Annual fee: $75 (waived for the first year)
Analysis: In the past, it actually made sense to use an American Express Business Card for your Hyatt purchases due to the OPEN Savings discount of 5%. However, that benefit is now being discontinued, so the Hyatt Credit Card may be the best card for these purchases going forward. I loved using my free night certificates at the Park Hyatt Istanbul and redeemed my free anniversary night at the Andaz Savannah this past April. This card is a terrific option if you want two free nights without worrying about how many points you’ll need.
For more information, check out my post on 10 Hyatt properties that make for awesome award redemptions.
IHG Rewards Club Select Credit Card
Sign-up bonus: Earn 60,000 points after spending $1,000 on purchases within the first three months of account opening.
Earning rate(s): 5 points per dollar spent at IHG properties; 2 points per dollar spent at gas stations, grocery stores and restaurants; and 1 point per dollar everywhere else.
Benefits: The card comes with automatic Platinum Elite Status in the IHG Rewards program (or potentially the new top-tier Spire status), and you’ll also receive an automatic 10% point rebate when you redeem your points. You’ll pay no foreign transaction fees and will receive a free night certificate valid at any IHG property worldwide on your cardmember anniversary.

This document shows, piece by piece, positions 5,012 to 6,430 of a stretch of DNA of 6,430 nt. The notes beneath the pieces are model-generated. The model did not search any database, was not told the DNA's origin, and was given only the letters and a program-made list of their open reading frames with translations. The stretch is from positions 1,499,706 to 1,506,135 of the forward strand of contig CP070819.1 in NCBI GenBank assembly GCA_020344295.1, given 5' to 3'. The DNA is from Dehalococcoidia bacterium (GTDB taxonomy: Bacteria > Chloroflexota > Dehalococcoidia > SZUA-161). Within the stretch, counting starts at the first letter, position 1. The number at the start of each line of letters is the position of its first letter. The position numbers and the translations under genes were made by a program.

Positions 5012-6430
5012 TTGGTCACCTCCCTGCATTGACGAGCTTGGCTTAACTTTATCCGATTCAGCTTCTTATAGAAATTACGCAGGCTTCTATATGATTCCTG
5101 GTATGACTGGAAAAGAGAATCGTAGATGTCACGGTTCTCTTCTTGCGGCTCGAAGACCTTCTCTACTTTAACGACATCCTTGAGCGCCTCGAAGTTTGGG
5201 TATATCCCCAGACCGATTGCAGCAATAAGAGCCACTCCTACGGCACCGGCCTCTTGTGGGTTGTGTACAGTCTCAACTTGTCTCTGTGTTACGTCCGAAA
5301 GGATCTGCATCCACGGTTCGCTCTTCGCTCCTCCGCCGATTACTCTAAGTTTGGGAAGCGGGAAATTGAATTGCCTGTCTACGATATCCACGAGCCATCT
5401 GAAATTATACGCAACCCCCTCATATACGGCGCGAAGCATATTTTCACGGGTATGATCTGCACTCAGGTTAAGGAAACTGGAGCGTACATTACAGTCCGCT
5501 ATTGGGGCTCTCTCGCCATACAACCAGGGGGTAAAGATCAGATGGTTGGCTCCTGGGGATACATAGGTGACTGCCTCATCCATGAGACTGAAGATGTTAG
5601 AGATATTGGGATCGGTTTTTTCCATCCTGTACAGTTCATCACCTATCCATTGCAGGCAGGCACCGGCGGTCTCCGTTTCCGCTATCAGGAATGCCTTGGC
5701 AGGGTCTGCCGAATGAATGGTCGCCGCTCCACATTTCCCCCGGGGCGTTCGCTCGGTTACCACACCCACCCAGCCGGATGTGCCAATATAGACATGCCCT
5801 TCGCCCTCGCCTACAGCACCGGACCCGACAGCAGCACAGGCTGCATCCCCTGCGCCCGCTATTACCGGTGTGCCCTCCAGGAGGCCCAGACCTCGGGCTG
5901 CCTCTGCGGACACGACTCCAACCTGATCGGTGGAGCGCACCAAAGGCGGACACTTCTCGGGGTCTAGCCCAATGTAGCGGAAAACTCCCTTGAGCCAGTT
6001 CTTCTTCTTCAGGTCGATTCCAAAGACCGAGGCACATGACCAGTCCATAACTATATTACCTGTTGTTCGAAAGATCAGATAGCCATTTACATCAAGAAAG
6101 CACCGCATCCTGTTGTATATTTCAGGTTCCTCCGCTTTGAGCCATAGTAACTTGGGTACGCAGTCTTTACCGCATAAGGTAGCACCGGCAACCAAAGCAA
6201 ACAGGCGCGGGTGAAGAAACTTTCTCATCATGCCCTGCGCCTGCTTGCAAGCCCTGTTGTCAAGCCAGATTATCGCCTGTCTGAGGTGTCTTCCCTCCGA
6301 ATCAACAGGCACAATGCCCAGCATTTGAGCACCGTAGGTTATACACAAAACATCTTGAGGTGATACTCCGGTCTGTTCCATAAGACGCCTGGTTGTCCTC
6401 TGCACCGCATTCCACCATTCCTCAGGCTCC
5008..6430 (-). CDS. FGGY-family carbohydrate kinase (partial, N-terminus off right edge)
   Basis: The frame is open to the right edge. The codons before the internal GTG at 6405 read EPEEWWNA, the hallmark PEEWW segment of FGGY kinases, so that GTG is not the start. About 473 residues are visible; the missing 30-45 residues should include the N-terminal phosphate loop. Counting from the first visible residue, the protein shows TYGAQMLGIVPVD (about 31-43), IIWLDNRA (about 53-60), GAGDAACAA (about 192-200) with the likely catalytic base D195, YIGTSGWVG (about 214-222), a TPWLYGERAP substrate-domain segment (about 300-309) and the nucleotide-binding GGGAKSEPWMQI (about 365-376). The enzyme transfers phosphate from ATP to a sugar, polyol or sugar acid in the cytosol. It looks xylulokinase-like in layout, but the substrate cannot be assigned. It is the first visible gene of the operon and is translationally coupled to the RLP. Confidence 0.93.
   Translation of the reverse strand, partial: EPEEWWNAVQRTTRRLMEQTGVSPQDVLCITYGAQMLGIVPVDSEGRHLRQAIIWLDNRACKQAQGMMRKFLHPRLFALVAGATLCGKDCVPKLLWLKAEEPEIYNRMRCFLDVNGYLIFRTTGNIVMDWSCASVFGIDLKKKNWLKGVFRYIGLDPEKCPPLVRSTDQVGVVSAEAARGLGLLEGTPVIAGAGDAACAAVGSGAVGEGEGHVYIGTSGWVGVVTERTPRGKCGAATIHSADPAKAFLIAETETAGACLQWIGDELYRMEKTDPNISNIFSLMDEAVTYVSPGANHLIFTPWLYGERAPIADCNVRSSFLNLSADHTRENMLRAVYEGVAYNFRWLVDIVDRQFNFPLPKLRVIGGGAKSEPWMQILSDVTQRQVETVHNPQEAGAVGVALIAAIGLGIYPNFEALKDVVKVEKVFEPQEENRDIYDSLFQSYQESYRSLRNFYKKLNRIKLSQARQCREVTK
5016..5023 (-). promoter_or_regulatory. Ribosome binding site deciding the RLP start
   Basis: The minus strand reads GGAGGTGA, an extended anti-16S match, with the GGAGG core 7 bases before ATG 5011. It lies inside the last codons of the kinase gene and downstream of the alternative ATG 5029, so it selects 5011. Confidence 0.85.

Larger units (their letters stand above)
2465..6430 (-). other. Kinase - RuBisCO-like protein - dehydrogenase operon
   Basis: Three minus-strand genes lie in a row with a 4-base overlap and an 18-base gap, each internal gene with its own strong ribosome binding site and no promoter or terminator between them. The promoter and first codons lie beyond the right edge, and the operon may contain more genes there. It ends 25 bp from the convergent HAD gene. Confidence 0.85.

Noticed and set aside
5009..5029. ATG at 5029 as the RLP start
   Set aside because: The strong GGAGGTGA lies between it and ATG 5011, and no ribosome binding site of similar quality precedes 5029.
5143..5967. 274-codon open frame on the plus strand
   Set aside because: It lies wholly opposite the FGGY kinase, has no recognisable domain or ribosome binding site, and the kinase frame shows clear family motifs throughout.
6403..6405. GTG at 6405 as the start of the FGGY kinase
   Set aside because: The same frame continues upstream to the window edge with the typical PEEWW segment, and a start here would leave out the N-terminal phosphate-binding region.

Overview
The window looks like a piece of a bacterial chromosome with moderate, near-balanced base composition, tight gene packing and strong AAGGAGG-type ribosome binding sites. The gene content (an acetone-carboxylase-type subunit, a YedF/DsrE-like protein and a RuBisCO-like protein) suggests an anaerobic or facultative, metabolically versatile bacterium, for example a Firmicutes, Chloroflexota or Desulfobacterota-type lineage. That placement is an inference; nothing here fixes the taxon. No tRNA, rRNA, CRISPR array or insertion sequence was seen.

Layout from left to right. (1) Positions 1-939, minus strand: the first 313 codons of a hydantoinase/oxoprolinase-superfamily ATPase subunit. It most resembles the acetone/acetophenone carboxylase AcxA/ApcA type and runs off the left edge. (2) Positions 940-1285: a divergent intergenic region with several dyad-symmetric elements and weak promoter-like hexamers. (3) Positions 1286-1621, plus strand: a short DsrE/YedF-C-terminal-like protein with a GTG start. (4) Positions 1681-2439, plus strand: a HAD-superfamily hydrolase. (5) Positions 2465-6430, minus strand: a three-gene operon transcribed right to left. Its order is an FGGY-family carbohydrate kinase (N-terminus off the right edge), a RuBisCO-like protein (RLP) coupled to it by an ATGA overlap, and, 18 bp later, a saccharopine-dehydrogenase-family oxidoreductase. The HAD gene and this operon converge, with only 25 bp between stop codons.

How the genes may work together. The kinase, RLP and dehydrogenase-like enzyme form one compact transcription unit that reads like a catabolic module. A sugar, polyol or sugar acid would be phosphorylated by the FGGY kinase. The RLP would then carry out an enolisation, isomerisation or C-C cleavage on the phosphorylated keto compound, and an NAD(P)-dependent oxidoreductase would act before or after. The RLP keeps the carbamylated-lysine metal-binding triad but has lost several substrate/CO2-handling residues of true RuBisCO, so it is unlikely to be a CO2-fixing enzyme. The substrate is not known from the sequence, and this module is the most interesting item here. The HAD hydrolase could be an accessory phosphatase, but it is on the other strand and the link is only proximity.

Annual fee: $49 (waived for the first year)
Analysis: IHG has properties all over the world, though many of them aren’t quite as luxurious as other chains. Nevertheless, the included Platinum status and free night every year make this card a valuable proposition, especially given how the program gives away points for stays like candy. Remember, too, that the program offers PointBreaks hotels that require just 5,000 points per night (though they do change every few months).
For more information, check out my post on 10 IHG properties that make for awesome award redemptions.
Marriott Rewards Premier Credit Card
Sign-up bonus: Earn 80,000 points after you spend $3,000 on purchases in your first three months.
Earning rate(s): 5 points per dollar spent at Marriott properties; 2 points per dollar spent at restaurants, car rental agencies and on airfare booking directly with the airline; and 1 point per dollar everywhere else.
Benefits: The card comes with automatic Silver Status in the Marriott Rewards program (courtesy of the 15 night credits you receive toward elite status every year), and you can earn an additional elite credit for every $3,000 you spend on the card. You’ll also receive a free night certificate (valid at Category 1-5 properties) every year on your cardmember anniversary.
Annual fee: $85